We do not want God’s help. We will do as we please. We will take from the resources of creation and all that they bring.
We do not want God’s way of life. We will live as we please and do as we please. We will satisfy ourselves and reap such harvests of joy and contentment as may delight us, even when it means taking from the poor and justifying injustice.
We do not want to be reminded of God’s way and expectations. We want to live as we want to live. We don’t want God’s involvement or direction.
We do not want to be responsible to God or anyone else. We want what we want when we want it. We will take what we want. We will gather power unto ourselves. We will suck up to those who seem to be in charge. We will actively reject God’s message and we will have no aversion to killing whatever messenger God sends. And we will have no problem killing anyone who stands in our way – even the Son of God.
“…And the inheritance will be ours.” And we will be in charge here.
And lest we look down on those people of Jesus’ day and wonder how they could be so thoughtless, insensitive, and unjust, let us remember that we are part of that story. We are people who in our own day and in our own way say, “…and the inheritance will be ours.” We abandon God’s way, we ignore God’s message, we resist God’s guidance, and we defy God’s presence and calling. And each time we do, we drive another nail into that nail-ridden cross.
Ever since I was a child, raised in a go-to-church-every-Sunday family, I have wondered about why there is a cross in the center of our worship space. When I went to my grandparents’ church, there was a crucifix. Jesus was being perpetually crucified. My Presbyterian upbringing told me that wasn’t quite right. But there was still a cross in our church.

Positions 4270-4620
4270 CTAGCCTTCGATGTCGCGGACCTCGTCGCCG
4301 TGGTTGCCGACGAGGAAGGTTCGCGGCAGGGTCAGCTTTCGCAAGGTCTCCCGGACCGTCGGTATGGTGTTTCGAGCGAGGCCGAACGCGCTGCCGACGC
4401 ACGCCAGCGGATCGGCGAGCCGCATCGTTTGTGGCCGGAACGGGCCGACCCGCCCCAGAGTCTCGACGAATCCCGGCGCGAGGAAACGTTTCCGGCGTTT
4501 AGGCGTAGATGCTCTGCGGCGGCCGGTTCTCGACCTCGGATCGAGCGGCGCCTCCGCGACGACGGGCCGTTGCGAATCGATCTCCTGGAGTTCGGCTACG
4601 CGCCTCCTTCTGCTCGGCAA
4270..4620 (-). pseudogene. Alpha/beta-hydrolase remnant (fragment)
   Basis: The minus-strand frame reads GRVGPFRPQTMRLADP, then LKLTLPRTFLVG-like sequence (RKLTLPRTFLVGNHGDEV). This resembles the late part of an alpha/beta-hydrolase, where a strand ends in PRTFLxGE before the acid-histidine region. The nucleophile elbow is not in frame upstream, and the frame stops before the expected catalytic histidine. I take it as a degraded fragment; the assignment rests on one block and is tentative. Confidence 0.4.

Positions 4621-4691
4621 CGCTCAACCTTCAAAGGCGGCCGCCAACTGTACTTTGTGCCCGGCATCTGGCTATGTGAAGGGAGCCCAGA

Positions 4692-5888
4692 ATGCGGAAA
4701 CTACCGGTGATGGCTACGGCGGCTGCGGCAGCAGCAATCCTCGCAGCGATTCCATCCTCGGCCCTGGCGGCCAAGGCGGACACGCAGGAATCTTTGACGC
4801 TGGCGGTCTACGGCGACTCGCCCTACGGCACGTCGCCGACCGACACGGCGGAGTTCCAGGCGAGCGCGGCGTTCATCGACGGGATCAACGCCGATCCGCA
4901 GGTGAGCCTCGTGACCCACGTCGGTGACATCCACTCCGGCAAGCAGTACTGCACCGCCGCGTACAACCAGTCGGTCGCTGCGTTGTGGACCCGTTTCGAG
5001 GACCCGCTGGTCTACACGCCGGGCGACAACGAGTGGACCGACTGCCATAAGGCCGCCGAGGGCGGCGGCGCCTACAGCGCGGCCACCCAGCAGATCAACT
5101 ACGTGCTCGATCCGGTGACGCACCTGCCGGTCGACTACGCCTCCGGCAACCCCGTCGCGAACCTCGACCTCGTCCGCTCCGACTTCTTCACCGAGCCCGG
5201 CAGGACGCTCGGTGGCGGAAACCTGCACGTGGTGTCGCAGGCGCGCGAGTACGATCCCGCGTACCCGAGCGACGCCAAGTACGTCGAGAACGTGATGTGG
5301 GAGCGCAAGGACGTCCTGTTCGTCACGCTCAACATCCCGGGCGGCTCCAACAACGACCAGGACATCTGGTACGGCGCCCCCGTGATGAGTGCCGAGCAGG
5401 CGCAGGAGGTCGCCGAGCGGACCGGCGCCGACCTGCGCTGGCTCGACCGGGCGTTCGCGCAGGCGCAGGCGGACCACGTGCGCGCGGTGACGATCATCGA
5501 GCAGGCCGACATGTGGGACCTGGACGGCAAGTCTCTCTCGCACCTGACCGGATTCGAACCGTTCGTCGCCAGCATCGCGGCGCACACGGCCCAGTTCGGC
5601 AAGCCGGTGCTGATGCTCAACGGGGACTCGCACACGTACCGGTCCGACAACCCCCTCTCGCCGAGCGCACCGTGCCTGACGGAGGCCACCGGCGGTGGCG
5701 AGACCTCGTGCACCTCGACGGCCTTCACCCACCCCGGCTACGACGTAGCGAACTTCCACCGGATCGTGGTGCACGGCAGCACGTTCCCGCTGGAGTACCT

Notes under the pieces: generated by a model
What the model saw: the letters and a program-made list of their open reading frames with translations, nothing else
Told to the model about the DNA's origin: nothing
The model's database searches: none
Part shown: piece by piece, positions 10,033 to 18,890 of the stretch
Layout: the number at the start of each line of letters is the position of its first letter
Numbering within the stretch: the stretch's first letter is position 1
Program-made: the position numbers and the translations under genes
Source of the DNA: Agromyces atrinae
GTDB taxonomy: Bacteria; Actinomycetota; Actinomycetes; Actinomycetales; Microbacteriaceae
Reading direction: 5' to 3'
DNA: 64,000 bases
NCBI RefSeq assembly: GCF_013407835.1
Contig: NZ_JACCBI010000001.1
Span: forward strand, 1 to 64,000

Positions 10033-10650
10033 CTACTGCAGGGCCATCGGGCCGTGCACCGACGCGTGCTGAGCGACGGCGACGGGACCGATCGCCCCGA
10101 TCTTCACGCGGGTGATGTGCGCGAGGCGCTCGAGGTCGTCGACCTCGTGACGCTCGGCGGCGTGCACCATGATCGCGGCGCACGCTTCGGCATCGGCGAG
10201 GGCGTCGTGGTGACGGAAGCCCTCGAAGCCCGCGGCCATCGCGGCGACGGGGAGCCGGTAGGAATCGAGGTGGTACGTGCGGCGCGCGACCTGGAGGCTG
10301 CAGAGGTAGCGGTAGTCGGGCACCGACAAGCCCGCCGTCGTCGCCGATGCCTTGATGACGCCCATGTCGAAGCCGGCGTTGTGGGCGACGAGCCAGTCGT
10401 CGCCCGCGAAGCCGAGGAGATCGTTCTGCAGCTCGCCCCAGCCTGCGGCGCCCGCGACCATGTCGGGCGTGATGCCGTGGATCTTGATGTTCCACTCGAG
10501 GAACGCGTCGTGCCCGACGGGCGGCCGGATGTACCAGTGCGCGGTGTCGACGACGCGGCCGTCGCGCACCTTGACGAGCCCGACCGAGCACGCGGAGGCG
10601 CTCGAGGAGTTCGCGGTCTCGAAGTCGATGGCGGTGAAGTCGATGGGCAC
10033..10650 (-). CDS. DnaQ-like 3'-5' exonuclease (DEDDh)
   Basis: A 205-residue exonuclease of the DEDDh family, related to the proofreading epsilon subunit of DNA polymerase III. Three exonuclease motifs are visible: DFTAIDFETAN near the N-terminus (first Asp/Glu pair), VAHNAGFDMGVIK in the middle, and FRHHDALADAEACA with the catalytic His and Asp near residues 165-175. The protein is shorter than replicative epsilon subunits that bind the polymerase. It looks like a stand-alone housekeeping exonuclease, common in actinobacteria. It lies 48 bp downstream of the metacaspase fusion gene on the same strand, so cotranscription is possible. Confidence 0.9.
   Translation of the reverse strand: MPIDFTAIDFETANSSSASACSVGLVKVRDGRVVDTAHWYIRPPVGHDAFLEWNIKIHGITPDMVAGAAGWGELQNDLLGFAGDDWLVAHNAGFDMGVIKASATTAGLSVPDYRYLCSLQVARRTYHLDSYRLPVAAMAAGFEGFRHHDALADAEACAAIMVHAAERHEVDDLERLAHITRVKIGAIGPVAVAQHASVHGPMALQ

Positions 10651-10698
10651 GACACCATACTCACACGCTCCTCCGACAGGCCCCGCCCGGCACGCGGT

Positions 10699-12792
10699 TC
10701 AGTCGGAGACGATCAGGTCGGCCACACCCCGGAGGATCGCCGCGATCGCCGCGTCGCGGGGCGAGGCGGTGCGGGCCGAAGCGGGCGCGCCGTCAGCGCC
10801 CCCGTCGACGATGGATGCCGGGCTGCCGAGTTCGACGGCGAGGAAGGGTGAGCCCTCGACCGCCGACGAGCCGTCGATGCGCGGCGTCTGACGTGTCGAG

It’s only taken me sixty years to figure it out, so let me save you a little time. Maybe the cross is at the center of our worship, because it tells us something about God and our relationship with God. Maybe the cross is there to remind us that, in spite of our deepest longings, God is in charge here. Maybe the cross is there to remind us that violence is not the way to live as people created in God’s image. Maybe it is there as an uncomfortable reminder of our tendency toward brutality and bloodshed. Maybe the cross is there to remind us of how easy it is to slip into unjust behavior and practice. Maybe it is there to make us just uncomfortable enough that we abandon wrong-doing and ego-centered living. Maybe the cross is there to remind us of our tendency to hubris. Maybe, in the cross, we can see our propensity to excessive pride, arrogance, and ambition.
Maybe the cross is ever before us, reminding us of how pitiable and pompous we can truly be. Maybe the cross is there to remind us how easily misguided and irresponsible we can truly be.
But, and here is the good news: the cross is empty. The cross is not the end of the story. And like any good murder mystery, it’s a cliff-hanger. You’ll have to come back next week for the rest of the story.
And let me assure you: the rest of the story is incredible. Just wait, you’ll see.
There is good news and it’s coming our way. And you’ll want to hear it.
For now and evermore. Amen.